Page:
Introducing Wordfence CLI 3.0.1: Now With Automatic Remediation!

Note: This post refers to Wordfence CLI, the command line tool for operations teams to rapidly scan large numbers of WordPress websites for vulnerabilities and malware, not the Wordfence plugin which is deeply integrated into WordPress and provides additional functionality, like a firewall, two-factor authentication and more.

We’re excited today to announce Wordfence CLI 3.0.1, codename “Ghost Rider” which has a much requested new feature: automatic remediation! Wordfence CLI can scan thousands of sites at once, and uncover massive infections. Automatic remediation provides a way to remove this malware en masse. Any malware found by Wordfence CLI in existing WordPress files can be automatically removed by restoring the file to its original contents.

We’ve seen other server based malware scanners use more destructive methods of malware removal, such as deleting or chmod’ing files containing malware that causes production sites to whitescreen, since the file containing the malware is a WordPress core file. Automatic remediation in Wordfence CLI is designed specifically to prevent this scenario while removing the underlying malware infection.

Automatically Clean Infected WordPress Files

Here’s an example of automatic remediation in action.

wordfence malware-scan --output-columns filename -m null-delimited /var/www/wordpress | wordfence remediate

This command runs Wordfence CLI’s malware scan on the path /var/www/wordpress. Any malware found will be sent to the wordfence remediate command which performs the automatic repair of the file if it belongs to the WordPress installation.

How It Works

At Wordfence, we maintain a copy of the WordPress plugins, themes, and core source code repositories. When running wordfence remediate, CLI checks if the file containing malware exists in our copy at the path for the plugin/theme/core version. If it’s found, CLI restores the original contents of the file. Any file that doesn’t exist in our copy of the repository is passed back to stdout to be handled separately. The Wordfence plugin has a “Repair” resolution for scan results that performs the same action.

Repair Everything Repairable, and Delete Everything Else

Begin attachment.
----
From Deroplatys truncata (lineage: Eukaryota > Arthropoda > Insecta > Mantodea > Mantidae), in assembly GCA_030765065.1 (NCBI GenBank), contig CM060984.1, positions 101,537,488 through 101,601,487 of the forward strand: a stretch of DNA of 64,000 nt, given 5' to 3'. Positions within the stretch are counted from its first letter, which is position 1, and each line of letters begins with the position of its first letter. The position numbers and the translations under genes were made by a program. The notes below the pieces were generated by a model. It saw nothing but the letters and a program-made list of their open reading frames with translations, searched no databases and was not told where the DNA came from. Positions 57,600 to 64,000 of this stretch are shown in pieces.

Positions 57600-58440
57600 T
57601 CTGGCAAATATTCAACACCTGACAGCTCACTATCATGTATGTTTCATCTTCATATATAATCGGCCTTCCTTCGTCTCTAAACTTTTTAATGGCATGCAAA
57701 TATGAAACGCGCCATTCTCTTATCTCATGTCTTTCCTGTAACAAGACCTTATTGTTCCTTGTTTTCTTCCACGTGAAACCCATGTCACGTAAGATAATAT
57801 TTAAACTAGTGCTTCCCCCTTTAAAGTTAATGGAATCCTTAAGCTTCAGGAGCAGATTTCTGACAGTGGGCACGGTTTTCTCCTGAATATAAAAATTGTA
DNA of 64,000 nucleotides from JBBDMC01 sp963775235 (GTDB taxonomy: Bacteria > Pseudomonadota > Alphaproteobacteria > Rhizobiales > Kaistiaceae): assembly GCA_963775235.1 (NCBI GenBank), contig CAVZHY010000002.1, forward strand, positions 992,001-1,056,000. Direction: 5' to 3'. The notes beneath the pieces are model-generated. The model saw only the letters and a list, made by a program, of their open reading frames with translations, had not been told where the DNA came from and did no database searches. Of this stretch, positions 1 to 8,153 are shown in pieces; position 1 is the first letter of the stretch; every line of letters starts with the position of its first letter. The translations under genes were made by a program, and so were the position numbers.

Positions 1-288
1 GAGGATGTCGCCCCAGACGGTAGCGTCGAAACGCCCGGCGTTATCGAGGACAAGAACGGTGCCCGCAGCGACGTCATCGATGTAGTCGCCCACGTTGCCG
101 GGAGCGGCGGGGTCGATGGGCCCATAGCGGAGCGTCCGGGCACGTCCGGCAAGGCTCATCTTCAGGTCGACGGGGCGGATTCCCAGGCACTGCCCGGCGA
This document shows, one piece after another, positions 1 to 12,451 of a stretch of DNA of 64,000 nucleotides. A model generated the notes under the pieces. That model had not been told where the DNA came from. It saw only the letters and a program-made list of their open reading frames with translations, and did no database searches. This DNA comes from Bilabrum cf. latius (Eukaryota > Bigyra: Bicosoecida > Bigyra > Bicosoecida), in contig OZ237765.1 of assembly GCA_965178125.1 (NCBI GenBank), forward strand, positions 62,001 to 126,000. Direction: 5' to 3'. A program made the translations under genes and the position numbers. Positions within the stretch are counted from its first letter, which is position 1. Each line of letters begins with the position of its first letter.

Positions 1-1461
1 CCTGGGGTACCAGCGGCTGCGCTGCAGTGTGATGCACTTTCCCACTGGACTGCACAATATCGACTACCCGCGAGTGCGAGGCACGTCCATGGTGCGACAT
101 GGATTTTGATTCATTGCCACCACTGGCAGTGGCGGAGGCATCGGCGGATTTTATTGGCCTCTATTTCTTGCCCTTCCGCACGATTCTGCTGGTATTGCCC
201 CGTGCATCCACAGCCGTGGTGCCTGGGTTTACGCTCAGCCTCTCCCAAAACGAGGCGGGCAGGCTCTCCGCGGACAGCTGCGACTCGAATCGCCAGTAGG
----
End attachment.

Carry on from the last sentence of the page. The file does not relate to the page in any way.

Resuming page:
We do recommend reviewing the scan results prior to deleting any files from a production system. That being said, if you do want to perform an automatic repair followed by deleting any files not part of the WordPress installation, you can use the following command:

wordfence malware-scan --output-columns filename -m null-delimited /var/www/wordpress | wordfence remediate --output-columns path -m null-delimited -u | xargs -0 rm

This runs Wordfence CLI’s malware scan and remediation on a WordPress installation under /var/www/wordpress and automatically repairs any files infected with malware. Any additional files are piped to rm for deletion.


In today’s post we detailed an exciting new feature in Wordfence CLI that will help administrators remove malware from their systems without causing an outage. For instructions on how to upgrade your existing Wordfence CLI installation, view our documentation here.

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  • It is good that you make it. This feature is very affective for malware. As WordPress website developer, as well malware cleaning person i do same thing as your this feature do.

    But pass few months i saw some malware code written in wflogs folder. (i send to wordfence team. I did know they see those files or not.) but i would if you make such feature that detect malware in wordfence plugin( by chance if wordfence plugins file infected by malware), how is it?.

    Overalls this feature will help alot. I will definitely use it.

    Also, i have some request that if leave malware signature after 15 days instead of 30 days. Then it will be better for free version of wordfence.

    WordPress website developer.

    • Hi Zeeshan, we've seen malware hide itself in a variety of files in WordPress including the wflogs directories. Any PHP file that's included in WordPress's execution is a valid target. It's one of the reasons we've built out automatic remediation, to help address that scenario.

  • Hi Matt, awesome thanks. Our clients have been under attack last week, with us needing to recover around 4 sites. In all cases it was an SQL injection through some XSS vulnerability.

    I feel like currently one of the "tools" missing for me is effectively "sounding the alarm" or applying some kind of action when the site has been hacked. But in 90% of the cases we get notified by the client that something is wrong.

    How can all of us detect something is not correct with our websites more effectively? Obviously a scan can detect, but not always.

    For example if we used the CLI to restore a site, would we need to create a script of our own that monitors a "healthy frontpage" and if a "broken" frontpage is detected it executes some commands?

    Thanks and warm regards

    • Hi Julien, Wordfence CLI can email you in the event it finds malware during a scan which would "sound the alarm". If you are looking more for something like an uptime health check for a site, there are services like BetterUptime that can do this.

  • Does the Wordfence Premium already have the Wordfence CLI installed?